October 3, 2008


Wheat production on a boom in the Dakotas

Farmers in the Dakotas (North, South Dakota) are wrapping up one of the best spring and winter wheat harvests in more than a decade with yields that delighted many.


North Dakota's spring wheat production is expected to increase 5 percent from last year to 246 million bushels, the second highest since 1996. North Dakota's all-wheat output figure of 311 million bushels was up 4 percent on-year. Production of winter wheat, the state's minor crop, is projected at a record of 22.6 million bushels, a slight increase from last year's 22.3 million bushels.


South Dakota's spring wheat output surged 31 percent to 68.4 million bushels, also the second highest since 1996, while the state's winter wheat crop registered 104 million bushels with an average yield of 55 bushels per acre. This led to a South Dakota record for production of all wheat, at 172.4 million bushels, up 17 percent from last year.


Durum wheat production in North Dakota is forecast to fall 4 percent to 42.3 million bushels, while South Dakota is expected to produce 190,000 bushels of the crop, an on-year decline of 12 percent.


Increased yields played a huge role in the production of both wheat types, said Randy Englund, executive director of the South Dakota Wheat Commission. Neal Fisher, administrator of the North Dakota Wheat Commission, said the high yields in eastern North Dakota was due to good growing conditions, lack of disease, better plant varieties and management techniques.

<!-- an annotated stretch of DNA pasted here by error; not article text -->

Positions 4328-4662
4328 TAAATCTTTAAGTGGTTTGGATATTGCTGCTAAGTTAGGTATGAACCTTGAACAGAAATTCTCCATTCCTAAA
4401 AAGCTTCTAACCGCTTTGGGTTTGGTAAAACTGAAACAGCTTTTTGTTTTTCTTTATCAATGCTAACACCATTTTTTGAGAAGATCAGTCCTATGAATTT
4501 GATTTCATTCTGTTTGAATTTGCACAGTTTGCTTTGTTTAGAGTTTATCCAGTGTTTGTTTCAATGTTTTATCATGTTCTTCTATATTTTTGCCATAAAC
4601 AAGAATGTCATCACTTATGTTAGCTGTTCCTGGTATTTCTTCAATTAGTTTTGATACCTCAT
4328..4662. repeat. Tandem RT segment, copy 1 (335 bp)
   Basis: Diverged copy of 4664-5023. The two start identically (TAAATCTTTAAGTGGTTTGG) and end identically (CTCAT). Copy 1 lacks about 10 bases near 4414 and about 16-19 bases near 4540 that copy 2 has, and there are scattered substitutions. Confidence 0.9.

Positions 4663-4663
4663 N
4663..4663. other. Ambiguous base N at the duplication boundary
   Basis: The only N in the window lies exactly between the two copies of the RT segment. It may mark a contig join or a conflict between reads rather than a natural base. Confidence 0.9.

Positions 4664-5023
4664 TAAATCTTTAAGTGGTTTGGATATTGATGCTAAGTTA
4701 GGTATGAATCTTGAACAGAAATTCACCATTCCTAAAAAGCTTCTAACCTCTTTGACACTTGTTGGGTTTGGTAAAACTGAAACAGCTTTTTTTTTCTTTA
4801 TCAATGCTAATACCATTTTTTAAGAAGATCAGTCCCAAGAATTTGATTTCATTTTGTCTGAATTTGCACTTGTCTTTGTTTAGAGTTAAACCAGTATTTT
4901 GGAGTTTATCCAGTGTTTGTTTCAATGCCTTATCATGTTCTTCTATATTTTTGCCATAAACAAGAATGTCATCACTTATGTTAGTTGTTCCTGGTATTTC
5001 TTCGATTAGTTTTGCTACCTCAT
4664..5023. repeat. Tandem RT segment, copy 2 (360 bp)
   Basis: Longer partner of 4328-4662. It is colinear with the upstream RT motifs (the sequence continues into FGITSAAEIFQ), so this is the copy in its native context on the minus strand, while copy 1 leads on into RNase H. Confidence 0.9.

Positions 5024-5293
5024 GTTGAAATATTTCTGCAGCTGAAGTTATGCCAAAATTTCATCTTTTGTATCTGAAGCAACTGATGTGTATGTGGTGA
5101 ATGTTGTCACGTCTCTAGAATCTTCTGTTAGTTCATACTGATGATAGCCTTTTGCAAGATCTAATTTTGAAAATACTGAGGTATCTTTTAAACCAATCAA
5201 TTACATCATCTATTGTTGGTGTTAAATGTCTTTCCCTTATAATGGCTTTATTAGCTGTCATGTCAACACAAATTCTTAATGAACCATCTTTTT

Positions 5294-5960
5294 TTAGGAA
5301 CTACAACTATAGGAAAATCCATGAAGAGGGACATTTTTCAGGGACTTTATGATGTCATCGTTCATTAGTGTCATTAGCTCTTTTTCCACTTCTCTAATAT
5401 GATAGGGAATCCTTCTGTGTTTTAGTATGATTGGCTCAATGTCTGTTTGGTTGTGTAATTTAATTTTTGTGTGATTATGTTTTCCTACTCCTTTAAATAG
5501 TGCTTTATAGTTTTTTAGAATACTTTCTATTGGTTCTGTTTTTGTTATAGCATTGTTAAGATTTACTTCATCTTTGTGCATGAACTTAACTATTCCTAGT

"In the central corridor, where the majority of the wheat is produced, we had very good timing of rains. With winter wheat, we also had August rains during planting season the previous fall. We had some tremendous yields," said Englund.


South Dakota's average spring wheat yield increased 6 bushels from last year to 45 bushels per acre. North Dakota's average spring wheat yield grew 2.5 bushels to 38.5 bushels per acre, though some yields in the east were double than that or more.


However, not all farmers in the Dakotas are happy. Farmers in western North Dakota and northwestern South Dakota have had to struggle against dry conditions.


Fisher said verified yield reports in North Dakota ranged from the single digits in the western part of the state to as much as 90 bushels per acre in the east. The high yield in the east has offset the loss incurred by the western part of the state, Fisher said.

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